The Consequences Of Macbeth

1186 Words 5 Pages
ENG 2D Macbeth Essay Final Copy

In literature there are many scenarios in which the protagonists learn, through a series of events, that certain actions result in undesirable consequences. Macbeth, a famous play by William Shakespeare is no exception to this. Throughout the play, one can recognize that with the many extreme actions of both Macbeth and Lady Macbeth, they suffer inevitable consequences. These consequences are the direct result of their killing of King Duncan, Macbeth’s paranoia about his surroundings and throne, as well as Lady Macbeth’s extreme guilt over her terrible actions, which later result in her death.

The first major action in the piece is when Macbeth and Lady Macbeth plot to kill the king. Macbeth is the murderer
…show more content…
These factors greatly affect Macbeth as the play continues. Once Duncan has been murdered, Macbeth claims “Methought I heard a voice cry, ‘Sleep no more! Macbeth doth murder sleep’ (II, ii, 35-36) [...] Glamis hath murdered sleep, and therefore Cawdor, Shall sleep no more” (II, ii, 42-43). Macbeth feels the repercussions of his sin immediately after killing King Duncan. This is shown through his wails of the voices telling him that he would never sleep again; one can assume that they are an embodiment of his guilt. Furthermore, because of the importance of sleep, Macbeth will lose its renewal; he killed an innocent man as he rested, making the murderer himself unworthy of rest. This will greatly impact Macbeth and is a massive consequence that will burden him until the end of the play. This is evident through Macbeth’s decreasing mental health as his restlessness increases. He starts seeing apparitions that embody his exhaustion and guilt, not only as a result of his murder of the king, but also as a result of the murder of Banquo. During the banquet in honour of his coronation, Macbeth sees the apparition of a freshly killed Banquo, whose death he had orchestrated. This sets him off to the …show more content…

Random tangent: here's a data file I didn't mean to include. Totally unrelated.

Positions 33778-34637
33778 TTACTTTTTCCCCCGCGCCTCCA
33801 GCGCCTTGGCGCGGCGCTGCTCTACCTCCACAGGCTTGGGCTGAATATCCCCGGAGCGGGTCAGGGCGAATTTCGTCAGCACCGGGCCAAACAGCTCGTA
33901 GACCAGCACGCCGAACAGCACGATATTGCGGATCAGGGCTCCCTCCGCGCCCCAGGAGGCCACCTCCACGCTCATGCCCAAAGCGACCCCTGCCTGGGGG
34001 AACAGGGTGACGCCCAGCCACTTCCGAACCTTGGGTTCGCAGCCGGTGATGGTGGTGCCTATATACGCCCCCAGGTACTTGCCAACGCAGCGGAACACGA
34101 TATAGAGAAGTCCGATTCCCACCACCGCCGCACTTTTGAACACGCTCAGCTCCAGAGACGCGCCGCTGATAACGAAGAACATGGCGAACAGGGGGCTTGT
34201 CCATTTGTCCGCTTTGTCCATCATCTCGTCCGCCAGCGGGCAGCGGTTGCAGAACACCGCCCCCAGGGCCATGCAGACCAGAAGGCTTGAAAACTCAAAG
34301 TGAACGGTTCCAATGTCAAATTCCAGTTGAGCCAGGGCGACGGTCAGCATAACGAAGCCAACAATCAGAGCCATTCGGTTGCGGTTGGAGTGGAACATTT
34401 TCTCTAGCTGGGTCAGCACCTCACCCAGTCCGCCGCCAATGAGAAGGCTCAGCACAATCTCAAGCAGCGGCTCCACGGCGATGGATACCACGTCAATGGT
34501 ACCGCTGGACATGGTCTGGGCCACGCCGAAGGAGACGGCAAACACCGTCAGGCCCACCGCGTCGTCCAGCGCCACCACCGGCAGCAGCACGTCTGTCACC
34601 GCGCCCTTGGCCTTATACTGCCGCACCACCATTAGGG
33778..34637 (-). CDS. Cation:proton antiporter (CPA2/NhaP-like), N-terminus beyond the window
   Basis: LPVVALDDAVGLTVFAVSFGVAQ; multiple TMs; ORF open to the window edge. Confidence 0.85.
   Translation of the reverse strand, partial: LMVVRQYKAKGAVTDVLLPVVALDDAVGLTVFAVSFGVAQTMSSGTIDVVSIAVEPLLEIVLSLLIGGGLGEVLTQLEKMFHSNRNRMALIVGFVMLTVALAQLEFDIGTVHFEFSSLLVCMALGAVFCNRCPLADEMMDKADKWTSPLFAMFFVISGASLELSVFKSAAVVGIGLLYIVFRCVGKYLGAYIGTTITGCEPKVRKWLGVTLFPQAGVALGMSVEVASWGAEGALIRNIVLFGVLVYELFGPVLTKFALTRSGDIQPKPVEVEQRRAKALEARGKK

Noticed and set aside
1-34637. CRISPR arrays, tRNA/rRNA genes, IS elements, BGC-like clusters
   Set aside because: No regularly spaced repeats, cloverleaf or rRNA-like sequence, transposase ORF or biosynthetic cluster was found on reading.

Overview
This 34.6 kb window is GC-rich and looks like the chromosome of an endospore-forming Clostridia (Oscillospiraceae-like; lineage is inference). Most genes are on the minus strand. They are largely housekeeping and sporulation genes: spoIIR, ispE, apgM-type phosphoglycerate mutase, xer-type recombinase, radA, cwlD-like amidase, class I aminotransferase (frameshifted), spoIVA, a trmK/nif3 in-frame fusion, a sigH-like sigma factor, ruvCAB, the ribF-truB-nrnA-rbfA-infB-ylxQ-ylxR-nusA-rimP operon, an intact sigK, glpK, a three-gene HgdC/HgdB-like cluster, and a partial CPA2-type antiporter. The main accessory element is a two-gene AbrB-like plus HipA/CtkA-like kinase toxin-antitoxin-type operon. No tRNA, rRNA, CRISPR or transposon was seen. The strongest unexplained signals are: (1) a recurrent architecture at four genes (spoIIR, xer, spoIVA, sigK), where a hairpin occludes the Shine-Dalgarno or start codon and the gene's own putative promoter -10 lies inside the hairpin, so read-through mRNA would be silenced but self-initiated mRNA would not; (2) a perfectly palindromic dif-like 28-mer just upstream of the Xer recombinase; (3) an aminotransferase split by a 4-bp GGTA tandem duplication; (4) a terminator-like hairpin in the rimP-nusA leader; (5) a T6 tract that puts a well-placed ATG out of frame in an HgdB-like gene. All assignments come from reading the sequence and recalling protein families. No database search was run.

As his subjects and thanes start to suspect that he “played’st most foully for [the crown]” (III i, 3), Macbeth starts isolating himself from his surroundings and killing threatening people to ensure his safety and reign as king of Scotland as he believes “To be thus is nothing, But to be safely thus.” (III, i, 50-51). It is this paranoia that leads him to hire murderers to kill Banquo. Macbeth expresses his insecurity about his surroundings during his soliloquy in Act 3, scene 1. He states that he fears the analytical mind of Banquo, as well as the line of kings the prophetic witches promised him. This paranoia is fundamentally a consequence of his previous actions. As the newly crowned king, Macbeth fears that he will be killed or dethroned; a fear that essentially stems from what he had done to Duncan, the previous monarch. Furthermore, the witches prophecies lead Macbeth to not only see Banquo as a threat to the throne and a person to fear, but to also fear Macduff. This paranoia costs Macduff his family and also consumes Macbeth who is now so worried about losing his throne that he has become overwhelmed by suspicion. Although he believes that no man could harm him, he wants to “make assurance double sure” (IV, i, 86) by attacking Macduff’s castle and eliminating any possible threat. Macbeth decides to kill Macduff for good measure, in order to bury his fear of being dethroned.

Related Documents